Intel (NASDAQ:INTC) was the leading player in the semiconductor space and held a big lead over rivals such as Advanced Micro Devices (NASDAQ:AMD†
But with smartphones, data centers and game consoles booming, Intel (INTC) has lost market share to AMD (AMD) and the trends don’t seem to be stopping anytime soon.
Bank of America analyst Vivek Arya, who has a price target of $160 per share for AMD’s (AMD) stock, and a price target of $47 per share for Intel (INTC), noted that AMD (AMD) is gaining market share in the high end and commercial segments of the notebook market, and it has been able to raise prices. As customers respond to AMD’s (AMD) products, the gap has now narrowed to 5%, compared to between 20% and 30% in the fourth quarter of 2021, despite Intel’s (INTC) Alder Lake product.
Arya said in a research note that strong pricing and execution helped AMD (AMD) increase its share of PC value to 20% in the first quarter of 2022, and its share of units by 22%, “with value share reaching an all-time high.” has achieved. ”
Semiconductors have been in short supply for more than two years due to a number of factors, most notably the Covid-19 pandemic, which has disrupted supply chains around the world.
Chip equipment manufacturers such as ASML (ASML) have been talking about rising demand driving space for years, making the fact that AMD (AMD) has been able to increase its market share even with shortages is all the more impressive.
And it’s not just in the PC space where AMD (AMD) has made significant gains that Intel (INTC) will struggle to overcome in the near term, it’s also the server market that Intel (INTC) has counted on for growth.
In the first quarter, Arya noted that the unit price and average sales price for server chips were “solid” year-over-year, but for the first time in more than a year, there was a sequential decline. While some may be concerned that this is a sign of a “peak in data center demand,” it’s likely the server market will remain healthy as they examine cloud capital expenditures.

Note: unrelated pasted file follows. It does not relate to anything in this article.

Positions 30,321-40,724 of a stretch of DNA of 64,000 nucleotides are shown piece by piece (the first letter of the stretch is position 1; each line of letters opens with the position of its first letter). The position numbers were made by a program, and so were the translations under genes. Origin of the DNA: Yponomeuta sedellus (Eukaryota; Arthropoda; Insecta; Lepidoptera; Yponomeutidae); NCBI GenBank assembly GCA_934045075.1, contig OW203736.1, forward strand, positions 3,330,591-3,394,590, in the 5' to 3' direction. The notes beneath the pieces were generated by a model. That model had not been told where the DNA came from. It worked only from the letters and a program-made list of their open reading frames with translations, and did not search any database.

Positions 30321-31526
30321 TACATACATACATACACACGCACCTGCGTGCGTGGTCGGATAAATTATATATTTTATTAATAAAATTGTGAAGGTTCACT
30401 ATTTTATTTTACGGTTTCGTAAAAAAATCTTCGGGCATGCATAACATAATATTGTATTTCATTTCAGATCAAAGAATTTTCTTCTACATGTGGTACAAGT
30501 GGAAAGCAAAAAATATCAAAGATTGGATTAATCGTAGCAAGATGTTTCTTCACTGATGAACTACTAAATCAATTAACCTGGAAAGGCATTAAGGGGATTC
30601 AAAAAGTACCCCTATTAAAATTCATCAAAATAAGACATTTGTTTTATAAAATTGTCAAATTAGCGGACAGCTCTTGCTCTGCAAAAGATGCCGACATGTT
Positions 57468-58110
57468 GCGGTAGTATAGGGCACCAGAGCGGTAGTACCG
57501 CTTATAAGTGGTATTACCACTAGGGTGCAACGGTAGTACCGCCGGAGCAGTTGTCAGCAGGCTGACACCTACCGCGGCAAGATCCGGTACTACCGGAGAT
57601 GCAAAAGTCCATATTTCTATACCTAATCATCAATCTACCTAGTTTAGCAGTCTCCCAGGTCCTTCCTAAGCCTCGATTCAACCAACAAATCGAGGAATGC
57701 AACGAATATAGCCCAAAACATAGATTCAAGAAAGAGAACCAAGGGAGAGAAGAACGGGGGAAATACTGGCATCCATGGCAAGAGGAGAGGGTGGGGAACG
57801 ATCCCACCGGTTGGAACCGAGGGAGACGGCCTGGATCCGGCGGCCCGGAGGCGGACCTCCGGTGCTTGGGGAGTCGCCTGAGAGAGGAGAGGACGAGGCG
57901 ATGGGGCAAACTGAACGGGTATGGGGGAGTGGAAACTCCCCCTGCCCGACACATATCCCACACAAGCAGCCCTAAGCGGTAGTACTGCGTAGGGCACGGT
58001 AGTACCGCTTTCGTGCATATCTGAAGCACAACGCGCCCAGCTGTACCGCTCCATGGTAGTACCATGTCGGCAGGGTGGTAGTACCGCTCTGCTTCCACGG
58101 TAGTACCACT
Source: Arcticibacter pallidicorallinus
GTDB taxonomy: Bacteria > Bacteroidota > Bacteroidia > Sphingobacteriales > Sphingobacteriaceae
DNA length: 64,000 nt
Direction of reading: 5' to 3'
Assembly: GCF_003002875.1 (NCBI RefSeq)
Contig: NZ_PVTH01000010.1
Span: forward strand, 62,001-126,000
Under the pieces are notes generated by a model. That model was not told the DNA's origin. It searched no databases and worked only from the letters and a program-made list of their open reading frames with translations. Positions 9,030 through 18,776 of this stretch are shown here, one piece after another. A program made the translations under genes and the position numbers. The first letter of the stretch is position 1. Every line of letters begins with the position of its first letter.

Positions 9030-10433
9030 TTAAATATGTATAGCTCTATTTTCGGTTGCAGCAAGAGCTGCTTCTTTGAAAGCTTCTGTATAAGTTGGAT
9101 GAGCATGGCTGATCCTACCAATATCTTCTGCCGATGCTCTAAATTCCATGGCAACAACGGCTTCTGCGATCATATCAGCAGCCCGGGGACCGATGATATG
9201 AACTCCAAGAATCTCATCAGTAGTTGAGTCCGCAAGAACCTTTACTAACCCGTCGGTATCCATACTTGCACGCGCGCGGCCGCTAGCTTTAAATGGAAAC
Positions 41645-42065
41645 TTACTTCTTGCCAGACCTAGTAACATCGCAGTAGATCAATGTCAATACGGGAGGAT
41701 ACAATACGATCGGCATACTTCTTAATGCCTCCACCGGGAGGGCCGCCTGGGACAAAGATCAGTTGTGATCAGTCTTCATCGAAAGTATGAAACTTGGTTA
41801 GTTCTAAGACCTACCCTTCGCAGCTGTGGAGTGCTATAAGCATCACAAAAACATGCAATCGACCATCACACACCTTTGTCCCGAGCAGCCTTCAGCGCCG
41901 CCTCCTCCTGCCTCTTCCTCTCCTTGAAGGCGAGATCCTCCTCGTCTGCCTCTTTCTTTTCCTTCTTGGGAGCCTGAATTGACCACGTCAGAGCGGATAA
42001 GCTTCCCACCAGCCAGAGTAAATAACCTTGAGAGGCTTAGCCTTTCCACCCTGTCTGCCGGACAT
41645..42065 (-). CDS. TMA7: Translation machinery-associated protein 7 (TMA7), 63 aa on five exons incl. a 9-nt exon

AMD (AMD) now has 16.5% of the value and 11.6% of the share of the server market, up 5.7% and 2.7% year-over-year, respectively.
The company isn’t sitting on its laurels either, as next-generation server chips routinely beat Intel’s (INTC) offerings. This is best illustrated by the competition between Milan, the codename of AMD’s EPYC 7003 series of high-performance microprocessors, and Intel’s Ice Lake.
Milan takes more than 30% of the share of the units compared to Intel’s Ice Lake, which Arya called “interesting” given that there was such a difference between the two companies before.
Longer term, given the company’s pricing and continued involvement in so-called hyperscalers, including its recent deal with Meta Platforms (FB), it’s possible AMD (AMD) could get as much as 35% of its value share, which could result in earnings of nearly $8 per share by 2024, compared to current estimates of $6.54 per share.
Arya added that AMD (AMD) has gained unit share of the server market for 12 consecutive quarters and its market share is now the highest in more than 10 years, with seemingly no signs of slowing down.
Assuming that the PC and server markets continue to grow at about 6% at a compound annual growth rate through 2024, it is likely that AMD (AMD) could have a unit and value share of the combined market of 26% and 26%, compared up 19% and 15% in 2021, Arya explained.
Earlier this week, Citi said AMD (AMD) and Intel (INTC) may be impacted by a weakened PC market as shipments of notebook computers fell below estimates for the fourth straight month.